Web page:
Contributing to a TFSA does not affect your RRSP contribution room…it will continue to grow and can be used up when your income and marginal tax rate increase and you can get more in tax deductions.

3. Based on Your Income in Retirement

When you withdraw funds from your RRSP in retirement, it counts towards your overall taxable income and can impact other income-tested benefits you qualify for.

For example, if your total retirement income in 2021 exceeds $79,054 (a combination of pensions, RRSP, CPP, OAS…and excluding TFSA), the government will claw back some of your OAS benefits (at the rate of 15 cents for every $1 over the threshold amount).

However, if your total income excluding TFSA is $60,000 and you withdraw $19,054 from your TFSA (for an overall income of $79,054 for example), you will not suffer OAS clawback since the TFSA amount is not considered taxable income.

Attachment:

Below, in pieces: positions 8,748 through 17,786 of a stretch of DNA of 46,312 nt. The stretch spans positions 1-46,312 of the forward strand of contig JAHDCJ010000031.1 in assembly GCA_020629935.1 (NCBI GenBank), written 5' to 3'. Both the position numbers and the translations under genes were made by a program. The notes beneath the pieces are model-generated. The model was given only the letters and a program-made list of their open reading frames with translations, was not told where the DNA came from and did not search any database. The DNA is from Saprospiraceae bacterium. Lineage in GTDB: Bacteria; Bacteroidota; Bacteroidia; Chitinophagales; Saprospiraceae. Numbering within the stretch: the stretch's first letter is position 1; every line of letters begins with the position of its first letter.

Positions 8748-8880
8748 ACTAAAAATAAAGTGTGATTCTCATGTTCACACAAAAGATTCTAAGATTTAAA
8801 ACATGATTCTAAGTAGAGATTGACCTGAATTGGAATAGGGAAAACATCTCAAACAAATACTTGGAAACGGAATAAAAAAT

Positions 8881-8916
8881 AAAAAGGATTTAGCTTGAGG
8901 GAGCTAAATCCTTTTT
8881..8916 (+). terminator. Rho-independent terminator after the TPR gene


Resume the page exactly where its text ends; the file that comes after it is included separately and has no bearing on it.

Essentially, depending on how high your retirement income will be, generating income from a TFSA account can help you keep most or all of your government benefits.

If you expect to qualify for Guaranteed Income Supplement (GIS) benefits, a TFSA is a better option as well, since RRSP income could put you over the income threshold required to qualify for GIS.

4. When Saving for Retirement – Maybe?

RRSP accounts are designed for retirement savings, period. Not for emergency funds or to serve as your piggy bank. If you decide to start withdrawing funds early for other purposes, you will have to pay taxes immediately (via withholding taxes) and will lose that contribution room permanently.

Some exceptions to this rule are withdrawals under the Home Buyers’ and Lifelong Learning plans.